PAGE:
A fracture is a broken bone. Any fractured bone requires several conditions to heal. First of all, the bone fragments must be in proper position to heal. An X-ray will determine if a fracture is displaced (the fragments are left in an abnormal position) or non-displaced. Even a non-displaced fracture needs stability to allow the pieces of bone to adhere together and fuse. If a fracture doesn't heal, it can cause long term pain similar to arthritis. Injured bone, like any tissue, also needs proper circulation to heal. The blood vessels will be able to work more effectively and reach the damaged tissue better once the bone fragments are stabilized. Ensuring a bone fracture to heal is no different than ensuring a bone surgery to heal. The bone (or bones) needs to be stabilized and immobilized.

Immobilization is achieved by stopping the mobilization or movement of a body part. A properly applied cast will stop both the bones and muscles from their normal action and is often used in an ankle or foot injury. A cast can be used for a fracture of the long bones of the foot, but not for the toes.

However, immobilization of the toes can be accomplished. Proper tapping techniques and the use of a surgical shoe will prevent motion of the toe. A surgical shoe works so well, it is often used in place of a cast for bunion surgery. This special shoe limits any motion at the fracture or site of surgery. The combination of tapping and a surgical shoe will not only stabilize the bone and allow the swelling to go down, but will also dramatically reduce the pain that is felt. My last patient's husband was so surprised to hear how much better her toe felt once it was properly taped and immobilized!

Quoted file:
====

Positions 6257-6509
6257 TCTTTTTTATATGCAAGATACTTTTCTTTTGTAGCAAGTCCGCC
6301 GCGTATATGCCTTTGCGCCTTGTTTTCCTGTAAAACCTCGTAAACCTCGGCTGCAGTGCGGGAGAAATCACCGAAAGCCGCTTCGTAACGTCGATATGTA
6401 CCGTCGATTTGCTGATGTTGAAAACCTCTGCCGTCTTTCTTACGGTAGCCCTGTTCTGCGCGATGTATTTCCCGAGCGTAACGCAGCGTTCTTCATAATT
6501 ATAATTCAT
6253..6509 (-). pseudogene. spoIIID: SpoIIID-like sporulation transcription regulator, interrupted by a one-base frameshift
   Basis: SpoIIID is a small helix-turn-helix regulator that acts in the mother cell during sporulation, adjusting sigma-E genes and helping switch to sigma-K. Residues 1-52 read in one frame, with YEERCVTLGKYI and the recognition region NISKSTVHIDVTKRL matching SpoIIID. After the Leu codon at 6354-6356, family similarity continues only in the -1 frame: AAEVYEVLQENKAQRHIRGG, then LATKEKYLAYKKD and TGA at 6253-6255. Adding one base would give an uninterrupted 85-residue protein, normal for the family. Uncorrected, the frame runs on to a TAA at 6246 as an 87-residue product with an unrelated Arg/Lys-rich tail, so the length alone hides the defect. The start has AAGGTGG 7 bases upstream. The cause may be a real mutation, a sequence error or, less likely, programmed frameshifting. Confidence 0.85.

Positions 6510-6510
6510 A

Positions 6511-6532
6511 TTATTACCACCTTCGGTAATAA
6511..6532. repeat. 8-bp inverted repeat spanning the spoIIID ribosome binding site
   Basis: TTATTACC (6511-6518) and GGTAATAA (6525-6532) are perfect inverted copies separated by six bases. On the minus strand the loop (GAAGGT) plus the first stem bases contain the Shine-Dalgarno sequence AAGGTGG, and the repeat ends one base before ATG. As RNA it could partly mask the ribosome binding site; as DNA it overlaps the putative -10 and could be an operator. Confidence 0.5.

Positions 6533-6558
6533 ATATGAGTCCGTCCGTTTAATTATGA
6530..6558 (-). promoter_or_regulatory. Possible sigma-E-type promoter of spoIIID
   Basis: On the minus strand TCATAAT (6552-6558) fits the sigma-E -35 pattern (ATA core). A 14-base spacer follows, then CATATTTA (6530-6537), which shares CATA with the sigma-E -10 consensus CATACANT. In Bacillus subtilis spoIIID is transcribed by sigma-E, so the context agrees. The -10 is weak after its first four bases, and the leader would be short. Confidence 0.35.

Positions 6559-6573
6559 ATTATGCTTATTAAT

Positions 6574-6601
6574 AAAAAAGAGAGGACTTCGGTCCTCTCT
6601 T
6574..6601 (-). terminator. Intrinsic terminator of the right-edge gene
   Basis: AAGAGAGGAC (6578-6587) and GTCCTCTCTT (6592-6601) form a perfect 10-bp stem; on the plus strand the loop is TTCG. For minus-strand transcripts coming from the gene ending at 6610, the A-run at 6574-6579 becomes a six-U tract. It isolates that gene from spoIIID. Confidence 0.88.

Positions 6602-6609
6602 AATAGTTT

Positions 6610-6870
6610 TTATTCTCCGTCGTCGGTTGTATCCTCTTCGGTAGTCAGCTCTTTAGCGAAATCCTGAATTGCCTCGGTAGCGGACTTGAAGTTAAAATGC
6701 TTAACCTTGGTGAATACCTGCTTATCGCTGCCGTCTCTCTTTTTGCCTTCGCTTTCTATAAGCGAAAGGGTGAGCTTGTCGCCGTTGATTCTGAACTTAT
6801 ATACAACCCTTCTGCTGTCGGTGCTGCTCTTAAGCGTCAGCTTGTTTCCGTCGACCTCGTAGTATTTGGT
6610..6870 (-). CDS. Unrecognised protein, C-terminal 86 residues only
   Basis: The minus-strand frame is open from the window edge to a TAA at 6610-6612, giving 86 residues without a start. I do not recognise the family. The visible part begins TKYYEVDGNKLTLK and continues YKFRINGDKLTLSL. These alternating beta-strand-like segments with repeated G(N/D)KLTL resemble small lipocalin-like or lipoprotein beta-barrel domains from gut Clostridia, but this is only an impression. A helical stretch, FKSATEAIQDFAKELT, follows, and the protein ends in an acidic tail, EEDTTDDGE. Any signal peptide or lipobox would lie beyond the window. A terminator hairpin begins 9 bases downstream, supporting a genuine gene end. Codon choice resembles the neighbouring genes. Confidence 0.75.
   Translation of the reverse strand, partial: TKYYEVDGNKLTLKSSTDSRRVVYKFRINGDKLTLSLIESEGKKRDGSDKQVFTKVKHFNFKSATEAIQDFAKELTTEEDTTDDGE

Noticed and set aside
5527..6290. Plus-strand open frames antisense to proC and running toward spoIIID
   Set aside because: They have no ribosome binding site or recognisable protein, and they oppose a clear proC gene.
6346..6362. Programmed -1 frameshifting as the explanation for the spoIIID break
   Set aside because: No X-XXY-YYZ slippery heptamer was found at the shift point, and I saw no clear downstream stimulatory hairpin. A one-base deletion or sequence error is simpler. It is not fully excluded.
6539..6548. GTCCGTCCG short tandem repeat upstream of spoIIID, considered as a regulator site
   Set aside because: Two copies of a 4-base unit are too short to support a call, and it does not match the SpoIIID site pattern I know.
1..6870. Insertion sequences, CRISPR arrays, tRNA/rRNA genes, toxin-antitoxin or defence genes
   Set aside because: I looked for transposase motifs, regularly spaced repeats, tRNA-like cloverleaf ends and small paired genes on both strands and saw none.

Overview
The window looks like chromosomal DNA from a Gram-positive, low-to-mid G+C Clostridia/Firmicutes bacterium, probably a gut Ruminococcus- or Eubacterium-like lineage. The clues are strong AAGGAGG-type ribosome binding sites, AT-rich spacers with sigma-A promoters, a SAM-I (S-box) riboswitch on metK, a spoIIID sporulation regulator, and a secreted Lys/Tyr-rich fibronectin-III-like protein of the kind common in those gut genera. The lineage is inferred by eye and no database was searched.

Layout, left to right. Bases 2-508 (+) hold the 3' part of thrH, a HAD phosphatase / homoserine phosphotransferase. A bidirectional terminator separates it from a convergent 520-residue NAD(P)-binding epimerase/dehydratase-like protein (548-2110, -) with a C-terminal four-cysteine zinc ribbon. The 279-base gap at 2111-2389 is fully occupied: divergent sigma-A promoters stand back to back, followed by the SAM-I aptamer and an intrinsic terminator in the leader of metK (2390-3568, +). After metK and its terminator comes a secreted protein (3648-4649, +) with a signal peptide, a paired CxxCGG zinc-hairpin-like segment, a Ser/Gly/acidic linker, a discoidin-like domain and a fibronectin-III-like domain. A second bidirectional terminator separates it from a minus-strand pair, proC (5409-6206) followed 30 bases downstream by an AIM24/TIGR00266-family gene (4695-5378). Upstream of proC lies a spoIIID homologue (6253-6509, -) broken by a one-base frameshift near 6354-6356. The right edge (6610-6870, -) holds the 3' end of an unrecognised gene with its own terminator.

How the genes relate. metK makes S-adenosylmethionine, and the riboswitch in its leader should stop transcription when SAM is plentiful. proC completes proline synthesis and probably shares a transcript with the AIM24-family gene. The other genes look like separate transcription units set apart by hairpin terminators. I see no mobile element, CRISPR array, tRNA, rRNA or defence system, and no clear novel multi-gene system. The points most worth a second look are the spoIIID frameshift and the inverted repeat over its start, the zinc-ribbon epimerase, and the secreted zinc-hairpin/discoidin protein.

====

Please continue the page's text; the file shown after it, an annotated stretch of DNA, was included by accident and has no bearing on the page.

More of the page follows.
All three patients with toe fractures waited several weeks to be evaluated hoping the problem would resolve on its own. I don't have a problem with waiting a few days to be sure that the injury is more than a simple bruise, but it is important to see a podiatric physician sooner, rather than later, for a possible fracture. Digital X-rays allow the x-ray images to be magnified and allow for a much more accurate diagnosis of toe fractures. If the fracture is displaced, it will be difficult (if not impossible) to put them back in place without surgery if treatment is delayed. Waiting several weeks also delays the healing several weeks and results in a much longer recovery time without returning to normal activities.

Wednesday, December 10, 2008


I am pleased to be able to bring my expertise in foot and ankle issues to the public with this blog. I am a podiatric physician and surgeon in private practice in Naperville, IL at Family Podiatry Center and a spokesperson for the American Podiatric Medical Association (APMA). My interest in helping the public stems from by work with the APMA as Chairman of the APMA Public Education and Information Committee. My professional interests include women's foot health care, tendon problems, orthopedic problems and deformities and heel pain.

I hope to be able to educate women on general foot problems and help people find additional resources that may be available.

I would love to hear what types of foot or ankle problems you may be having so feel free to post issues you would like information on!

I look forward to hearing from you.

Dr. Marlene Reid, FACFAS, FACFAO
Podiatric Physician & Surgeon